What is My Purpose!

What is My Purpose?

From July 14 through July 25, 19 students of ages between 21 and 64 listened, talked, participated, wrote, conferenced, laughed, cried, argued, and probably a couple of other verbs the variety of methods used to learn the subject matter the instructors were trying to teach.

Why?

Not too long after Rod died, God revealed that there were individuals who had spent the decades of their earthly lives on a church pew without understanding the most important reasons why.

How could they be helped?

Who would help them?

So began the journey to Licensed Local Pastor School.

Was every one of those 19 people there because they felt a similar, strong directive from God to be there?

Did everyone know the journey might be in vain—there was a chance licensing to pastor a small church, the chief reason for enrolling in the school, would not be the end result?

How many of them started with the initial mark against them of a faith journey thus far walked closely with and wholly trusting in Jesus alone that was different from that expected by the school?

Were any of them “different/weirdly wired” in the way they thought?

What did they each learn? Did they further their education in things for which they already had an elementary knowledge?

This would include the 9 spiritual disciplines:

  1. Prayer
  2. Worship
  3. Fasting
  4. Scripture (Bible reading)
  5. Study (Bible with supplementary resources)
  6. Stewardship (tithing—not just money but talent)
  7. Solitude
  8. Fellowship
  9. Service

Did they learn that the 9 spiritual disciplines don’t just “happen” to a believer; rather they should be “intentional” acts on the part of the believer? Most of these intentional acts can and should be practiced frequently. Some are easier than others, and some will need constant vigilance and reinforcement to be fully engaged.

Did they befriend those with whom they might not ever have otherwise crossed paths? The love of Jesus was clearly and deeply experienced both through other people and through the work of Holy Spirit when human frailty raged within and without. Did they feel that? True, faith isn’t based on feelings, but God gave us feelings.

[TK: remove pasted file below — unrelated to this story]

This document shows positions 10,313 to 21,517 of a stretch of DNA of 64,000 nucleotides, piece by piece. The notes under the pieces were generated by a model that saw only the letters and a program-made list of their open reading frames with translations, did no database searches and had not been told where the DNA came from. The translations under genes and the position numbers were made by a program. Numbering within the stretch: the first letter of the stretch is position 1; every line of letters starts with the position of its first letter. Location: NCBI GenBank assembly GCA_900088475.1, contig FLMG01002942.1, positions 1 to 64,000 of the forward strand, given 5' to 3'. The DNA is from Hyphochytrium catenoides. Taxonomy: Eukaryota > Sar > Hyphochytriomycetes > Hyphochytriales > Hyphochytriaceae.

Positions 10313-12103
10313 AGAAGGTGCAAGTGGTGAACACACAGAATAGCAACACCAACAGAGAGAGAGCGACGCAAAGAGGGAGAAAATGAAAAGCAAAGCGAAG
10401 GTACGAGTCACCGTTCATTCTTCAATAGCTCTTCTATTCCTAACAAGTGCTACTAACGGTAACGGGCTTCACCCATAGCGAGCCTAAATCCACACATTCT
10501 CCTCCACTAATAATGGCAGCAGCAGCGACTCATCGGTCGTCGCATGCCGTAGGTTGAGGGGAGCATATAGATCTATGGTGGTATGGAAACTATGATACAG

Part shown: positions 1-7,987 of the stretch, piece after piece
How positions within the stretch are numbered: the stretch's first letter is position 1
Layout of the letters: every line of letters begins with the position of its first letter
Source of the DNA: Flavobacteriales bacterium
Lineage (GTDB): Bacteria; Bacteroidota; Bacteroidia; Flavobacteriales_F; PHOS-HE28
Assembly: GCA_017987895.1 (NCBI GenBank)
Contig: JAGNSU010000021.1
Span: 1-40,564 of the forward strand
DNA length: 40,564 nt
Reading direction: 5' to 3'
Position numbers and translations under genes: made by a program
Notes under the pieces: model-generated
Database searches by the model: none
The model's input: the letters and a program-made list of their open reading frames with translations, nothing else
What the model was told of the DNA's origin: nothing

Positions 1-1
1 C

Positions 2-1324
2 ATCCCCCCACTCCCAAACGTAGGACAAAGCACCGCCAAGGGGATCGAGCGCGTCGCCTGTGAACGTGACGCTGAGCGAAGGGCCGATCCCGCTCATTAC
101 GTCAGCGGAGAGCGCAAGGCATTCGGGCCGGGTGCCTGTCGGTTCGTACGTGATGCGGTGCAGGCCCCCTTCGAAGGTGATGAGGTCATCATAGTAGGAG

Did they learn about communication? When one speaks, it is not the words alone which are important; indeed, they are of minimal importance. The tone with which the words are spoken bears more weight, and some would say body language is of the utmost importance! Body language is difficult to alter (for reasons fully addressed in previous posts and implied in this one). Learning to speak with a tone which conveys kindness, encouragement, and the love of Jesus is an achievable goal. Although this is not one of the spiritual disciplines, in this writer’s case, it will be made so.

On the original draft of this blog, the word “I” appeared more than 40 times with other words such as “my” not even counted but present. Since not using personal pronouns is grammatically unwieldy (see above reference to “this writer”), the rest will include the to-be-avoided-at-all-costs pronouns.

The previously mentioned end result? Mom, sister, son, daughter-in-law, 2 granddaughters and Pastor Dave all came to the ceremony Thursday evening to cheer encouragement as I received my graduation certificate.graduation

I was told more than once that the certificate was just a paper saying the classes had all been completed with a passing grade (one of them barely), but it would be strongly recommended a license not be issued to me at the time the other students receive theirs in one to two months. In part, this was due to belief differences which I admittedly didn’t wish to change, and I believe God would have been displeased with me if I had. The major hindrance was, of course, the ASC which many don’t even believe exists because of adroit masking practiced and nearly perfected over the past 50 years. It was the black and white thinking, however, which was my downfall.